Founder of huge defense contractor SAIC dies

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SAN DIEGO, Calif. (AP) — J. Robert Beyster, a scientist-turned-entrepreneur who founded a small technology firm called Science Applications International Corp. and built it into one of the largest, most influential defense contractors in the country, has died at age 90.

Beyster died Monday of natural causes at his San Diego home, according to a statement from his family.

The entrepreneur, who held a doctorate in physics from the University of Michigan, worked for Los Alamos National Laboratory, Westinghouse and San Diego-based General Atomics before deciding to form his own company in 1969.

Beyster began SAIC as an employee-owned business, which he said provided him the means to recruit the most talented and motivated employees.

"Someone who is involved with the company should own a piece of it," he once said. "People involved in the company should share in its success."

He decided to form the company, he said, after concluding the U.S. government was not getting its money's worth from other defense contractors. "Providing quality work on national security problems at a fair price was the major motivation behind the founding of SAIC," Beyster said.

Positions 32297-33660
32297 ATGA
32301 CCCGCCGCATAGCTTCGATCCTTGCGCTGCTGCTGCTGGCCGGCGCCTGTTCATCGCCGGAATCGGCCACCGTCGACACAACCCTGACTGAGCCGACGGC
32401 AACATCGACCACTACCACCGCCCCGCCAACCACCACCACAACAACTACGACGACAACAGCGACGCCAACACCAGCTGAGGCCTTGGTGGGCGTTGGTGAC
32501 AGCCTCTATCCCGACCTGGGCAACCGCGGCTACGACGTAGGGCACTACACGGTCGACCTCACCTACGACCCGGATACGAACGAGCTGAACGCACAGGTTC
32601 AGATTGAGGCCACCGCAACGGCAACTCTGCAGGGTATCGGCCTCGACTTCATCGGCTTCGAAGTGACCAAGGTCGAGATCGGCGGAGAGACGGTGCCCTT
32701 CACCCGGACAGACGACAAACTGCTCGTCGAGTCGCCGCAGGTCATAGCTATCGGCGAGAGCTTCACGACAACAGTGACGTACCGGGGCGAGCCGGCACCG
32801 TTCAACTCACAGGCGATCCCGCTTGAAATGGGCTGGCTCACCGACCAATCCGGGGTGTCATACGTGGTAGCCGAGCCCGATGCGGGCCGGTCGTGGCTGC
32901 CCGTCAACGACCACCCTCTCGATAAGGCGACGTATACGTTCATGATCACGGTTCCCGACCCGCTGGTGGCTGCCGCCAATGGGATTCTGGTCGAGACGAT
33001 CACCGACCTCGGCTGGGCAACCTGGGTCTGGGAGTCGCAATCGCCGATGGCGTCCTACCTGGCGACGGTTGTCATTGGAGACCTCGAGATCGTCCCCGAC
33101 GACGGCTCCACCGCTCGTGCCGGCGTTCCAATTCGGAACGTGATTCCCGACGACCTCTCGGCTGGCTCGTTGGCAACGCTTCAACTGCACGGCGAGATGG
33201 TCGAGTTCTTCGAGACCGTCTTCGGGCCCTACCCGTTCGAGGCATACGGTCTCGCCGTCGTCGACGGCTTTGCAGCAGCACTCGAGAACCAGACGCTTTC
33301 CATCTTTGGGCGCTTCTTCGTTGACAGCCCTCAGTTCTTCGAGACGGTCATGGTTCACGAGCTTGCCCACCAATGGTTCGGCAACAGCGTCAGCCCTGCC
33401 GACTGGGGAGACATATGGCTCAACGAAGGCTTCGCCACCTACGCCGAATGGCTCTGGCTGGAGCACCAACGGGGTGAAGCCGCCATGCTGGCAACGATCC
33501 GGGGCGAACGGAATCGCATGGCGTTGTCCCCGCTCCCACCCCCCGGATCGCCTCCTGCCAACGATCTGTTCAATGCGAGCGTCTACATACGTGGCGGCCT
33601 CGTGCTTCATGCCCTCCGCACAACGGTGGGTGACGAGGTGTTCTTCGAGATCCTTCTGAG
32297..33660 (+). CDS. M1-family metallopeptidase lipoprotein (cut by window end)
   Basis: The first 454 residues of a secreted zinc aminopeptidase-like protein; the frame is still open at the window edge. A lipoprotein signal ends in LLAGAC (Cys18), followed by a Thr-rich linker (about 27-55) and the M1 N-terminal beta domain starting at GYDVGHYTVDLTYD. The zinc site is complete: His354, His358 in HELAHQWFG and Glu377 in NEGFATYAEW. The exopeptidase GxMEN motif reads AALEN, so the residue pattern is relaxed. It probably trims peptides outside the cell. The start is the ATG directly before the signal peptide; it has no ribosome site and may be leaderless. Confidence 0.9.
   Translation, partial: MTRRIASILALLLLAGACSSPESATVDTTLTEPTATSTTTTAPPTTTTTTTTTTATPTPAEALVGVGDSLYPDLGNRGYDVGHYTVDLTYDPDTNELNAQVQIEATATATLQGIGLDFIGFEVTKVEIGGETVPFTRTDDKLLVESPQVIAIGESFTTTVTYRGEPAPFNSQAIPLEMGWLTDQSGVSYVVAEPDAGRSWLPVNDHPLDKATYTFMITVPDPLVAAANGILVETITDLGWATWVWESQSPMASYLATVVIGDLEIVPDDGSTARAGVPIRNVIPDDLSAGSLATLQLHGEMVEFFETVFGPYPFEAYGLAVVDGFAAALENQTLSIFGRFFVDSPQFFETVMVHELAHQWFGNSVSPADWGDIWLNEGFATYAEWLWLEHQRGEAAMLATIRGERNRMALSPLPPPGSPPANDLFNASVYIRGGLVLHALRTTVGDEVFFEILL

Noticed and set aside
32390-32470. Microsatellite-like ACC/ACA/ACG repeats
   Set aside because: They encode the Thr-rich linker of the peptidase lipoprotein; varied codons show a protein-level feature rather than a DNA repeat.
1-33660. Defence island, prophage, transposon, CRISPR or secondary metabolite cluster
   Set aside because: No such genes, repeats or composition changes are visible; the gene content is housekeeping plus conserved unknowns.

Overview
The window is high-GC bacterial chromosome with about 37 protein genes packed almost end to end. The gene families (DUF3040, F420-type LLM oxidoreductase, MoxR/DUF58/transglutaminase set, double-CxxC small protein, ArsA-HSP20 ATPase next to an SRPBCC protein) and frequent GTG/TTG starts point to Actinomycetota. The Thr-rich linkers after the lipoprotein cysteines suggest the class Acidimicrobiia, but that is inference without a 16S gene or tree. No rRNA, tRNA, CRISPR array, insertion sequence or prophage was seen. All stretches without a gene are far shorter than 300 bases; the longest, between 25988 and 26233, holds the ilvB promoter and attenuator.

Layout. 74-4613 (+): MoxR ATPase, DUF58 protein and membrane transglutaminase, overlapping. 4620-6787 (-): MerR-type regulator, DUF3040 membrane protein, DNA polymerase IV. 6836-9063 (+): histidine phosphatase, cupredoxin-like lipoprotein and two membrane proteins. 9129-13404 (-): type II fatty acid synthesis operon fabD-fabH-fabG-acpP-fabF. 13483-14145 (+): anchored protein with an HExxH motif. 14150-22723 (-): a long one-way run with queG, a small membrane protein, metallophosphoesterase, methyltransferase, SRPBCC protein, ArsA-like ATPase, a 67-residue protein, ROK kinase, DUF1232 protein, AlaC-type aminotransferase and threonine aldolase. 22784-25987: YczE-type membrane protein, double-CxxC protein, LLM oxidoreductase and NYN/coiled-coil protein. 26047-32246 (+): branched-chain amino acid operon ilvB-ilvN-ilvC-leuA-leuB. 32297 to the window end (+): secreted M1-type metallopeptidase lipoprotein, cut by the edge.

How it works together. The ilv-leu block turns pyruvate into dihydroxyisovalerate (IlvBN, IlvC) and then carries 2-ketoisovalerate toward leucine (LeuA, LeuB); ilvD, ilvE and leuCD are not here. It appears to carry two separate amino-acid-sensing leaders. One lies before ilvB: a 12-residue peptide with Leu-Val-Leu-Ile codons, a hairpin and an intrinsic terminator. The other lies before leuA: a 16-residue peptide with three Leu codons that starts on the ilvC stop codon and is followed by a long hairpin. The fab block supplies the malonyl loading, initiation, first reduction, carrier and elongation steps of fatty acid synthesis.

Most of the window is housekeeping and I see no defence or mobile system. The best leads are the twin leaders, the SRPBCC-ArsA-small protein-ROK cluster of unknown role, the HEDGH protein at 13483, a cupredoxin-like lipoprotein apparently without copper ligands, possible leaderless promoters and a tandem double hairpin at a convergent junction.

The company's first contract was to analyze nuclear weapons.

Today, SAIC says on its website, it is a leader in designing, developing and sustaining efforts "that empower diplomatic missions, support warfighter requirements and advance exploration from the ocean floor to outer space."

When the company was split into two businesses in 2013, it had $11 billion in annual revenues and 44,000 employees.

The Virginia-based business that retains the SAIC name is currently a $4 billion enterprise with about 13,000 employees.

SAIC became publicly traded in 2006, two years after Beyster's retirement. It was a move he disagreed with, as he did the move to split it into two companies last year.

Born in Detroit, Michigan., in 1924, John Robert Beyster served in the Navy during World War II before going on to earn degrees from the University of Michigan.

He was the author of numerous papers, as well as the book "The SAIC Solution: How We Built an $8 Billion Employee-Owned Technology Company."

He also created the Foundation for Enterprise Development, a private nonprofit devoted to advancing entrepreneurship and science and technology innovation through broad-based ownership.

Survivors include his wife, Betty; daughter, Mary Ann; and sons James and Mark.

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